The drink that everyone enjoys on a hot summer´s day is ice-cold tereré. A concoction of Yerba Maté, drunk in a matero (special kind of cup for Yerba) through a bombilla (a metal straw), it’s a delicious and refreshing herbal tea drink. In winter hot water is used, turning it into traditional maté. Paraguayans don´t stop there in their experimentation with the herb though, they´ll drink it with milk (maté dulce); with fruit juice (maté Ruso) or in the form of a more orthodox tea (cocido).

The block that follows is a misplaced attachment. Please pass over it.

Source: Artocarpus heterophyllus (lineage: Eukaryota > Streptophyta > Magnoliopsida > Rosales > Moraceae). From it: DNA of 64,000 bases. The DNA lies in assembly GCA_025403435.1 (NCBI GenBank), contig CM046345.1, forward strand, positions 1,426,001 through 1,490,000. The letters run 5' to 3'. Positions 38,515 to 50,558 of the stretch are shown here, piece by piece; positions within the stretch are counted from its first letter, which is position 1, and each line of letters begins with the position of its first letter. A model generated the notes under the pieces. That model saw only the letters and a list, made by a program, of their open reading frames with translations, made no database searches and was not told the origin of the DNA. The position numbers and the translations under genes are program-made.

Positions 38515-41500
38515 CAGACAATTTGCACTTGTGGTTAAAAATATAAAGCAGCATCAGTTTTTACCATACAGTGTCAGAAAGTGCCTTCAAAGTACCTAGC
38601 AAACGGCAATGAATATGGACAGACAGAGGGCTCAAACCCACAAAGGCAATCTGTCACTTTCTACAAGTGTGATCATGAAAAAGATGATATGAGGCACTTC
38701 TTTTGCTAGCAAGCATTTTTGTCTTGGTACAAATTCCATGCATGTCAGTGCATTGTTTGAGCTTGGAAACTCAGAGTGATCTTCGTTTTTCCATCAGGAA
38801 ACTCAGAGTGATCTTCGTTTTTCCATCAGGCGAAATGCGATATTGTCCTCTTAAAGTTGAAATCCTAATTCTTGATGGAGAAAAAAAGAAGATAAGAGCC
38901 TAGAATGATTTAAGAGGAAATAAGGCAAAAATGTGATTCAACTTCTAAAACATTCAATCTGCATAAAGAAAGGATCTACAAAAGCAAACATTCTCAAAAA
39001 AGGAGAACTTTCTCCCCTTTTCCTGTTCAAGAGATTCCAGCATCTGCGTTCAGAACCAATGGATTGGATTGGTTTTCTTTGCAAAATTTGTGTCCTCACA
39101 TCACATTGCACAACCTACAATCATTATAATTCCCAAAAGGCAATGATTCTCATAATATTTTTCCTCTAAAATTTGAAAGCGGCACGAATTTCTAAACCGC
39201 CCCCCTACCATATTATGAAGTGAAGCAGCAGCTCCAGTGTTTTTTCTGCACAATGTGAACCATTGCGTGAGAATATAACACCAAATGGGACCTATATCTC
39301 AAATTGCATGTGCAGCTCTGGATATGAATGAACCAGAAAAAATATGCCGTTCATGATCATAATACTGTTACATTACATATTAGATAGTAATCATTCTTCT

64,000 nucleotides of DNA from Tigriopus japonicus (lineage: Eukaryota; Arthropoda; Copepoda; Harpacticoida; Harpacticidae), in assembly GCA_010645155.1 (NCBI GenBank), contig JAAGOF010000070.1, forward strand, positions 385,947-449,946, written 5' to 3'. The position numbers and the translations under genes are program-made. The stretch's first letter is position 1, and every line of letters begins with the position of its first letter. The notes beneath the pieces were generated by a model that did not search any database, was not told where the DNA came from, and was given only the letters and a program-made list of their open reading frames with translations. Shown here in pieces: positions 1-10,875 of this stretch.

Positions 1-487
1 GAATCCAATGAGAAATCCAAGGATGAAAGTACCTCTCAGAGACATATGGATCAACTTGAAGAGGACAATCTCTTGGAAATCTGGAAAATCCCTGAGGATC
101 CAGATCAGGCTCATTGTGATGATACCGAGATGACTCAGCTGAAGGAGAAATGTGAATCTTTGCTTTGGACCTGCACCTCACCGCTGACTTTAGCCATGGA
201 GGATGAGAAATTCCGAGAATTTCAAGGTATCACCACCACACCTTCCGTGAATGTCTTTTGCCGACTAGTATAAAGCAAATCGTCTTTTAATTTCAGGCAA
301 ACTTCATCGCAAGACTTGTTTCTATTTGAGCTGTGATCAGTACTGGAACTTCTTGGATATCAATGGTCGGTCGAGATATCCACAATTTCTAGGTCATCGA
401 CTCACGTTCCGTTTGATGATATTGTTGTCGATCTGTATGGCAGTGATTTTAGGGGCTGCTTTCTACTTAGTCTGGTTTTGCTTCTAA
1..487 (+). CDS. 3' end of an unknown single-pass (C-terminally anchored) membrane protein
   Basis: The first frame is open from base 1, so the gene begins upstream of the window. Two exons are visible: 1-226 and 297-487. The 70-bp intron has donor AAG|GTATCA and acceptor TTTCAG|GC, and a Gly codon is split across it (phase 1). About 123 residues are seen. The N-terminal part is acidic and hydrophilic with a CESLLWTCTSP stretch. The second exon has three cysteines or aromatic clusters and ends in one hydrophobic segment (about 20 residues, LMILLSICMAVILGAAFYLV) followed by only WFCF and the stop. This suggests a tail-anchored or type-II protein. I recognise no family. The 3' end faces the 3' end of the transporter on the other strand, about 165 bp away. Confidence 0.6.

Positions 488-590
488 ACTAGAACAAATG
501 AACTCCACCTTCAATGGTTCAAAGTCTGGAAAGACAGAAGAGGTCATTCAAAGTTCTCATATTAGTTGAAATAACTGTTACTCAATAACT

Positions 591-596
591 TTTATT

Paraguayans never miss an opportunity for a good knees-up. Indeed it seems that every few days or so they are celebrating a “fiesta” that requires either time off work, presents to be handed out or at the very least an asado to be held. Take for example the middle of August, the 14th is the Day of the Flag, the 15th the Day of the Foundation of Asunción and the 16th the Day of the Child, though you´ll have to wait an unbearable 6 days until the next one on the 22nd the Day of Folklore. In addition to Easter, Christmas and the other traditional festivals, the Day of the Virgin (December 8th) is a day of pilgrimages to holy sites across the country, most prominently the Basilica at Caacupé which sees tens of thousands of penitents walk through the night to arrive for morning mass. September 21st is a dual fiesta, the Day of Spring and the Day of Youth, guaranteeing rowdy celebrations and all-night parties held by local colleges in schools in discos and bars. Independence Day is on May 14th, marked by sombre but impressive parades, while the city of Encarnación is home to Carnaval in the 2nd and 3rd week of February. Though not on the same scale as the famour Rio carnival, it does attract revelers from all over the country for days of anarchy, drunkenness, dancing and semi-nudity.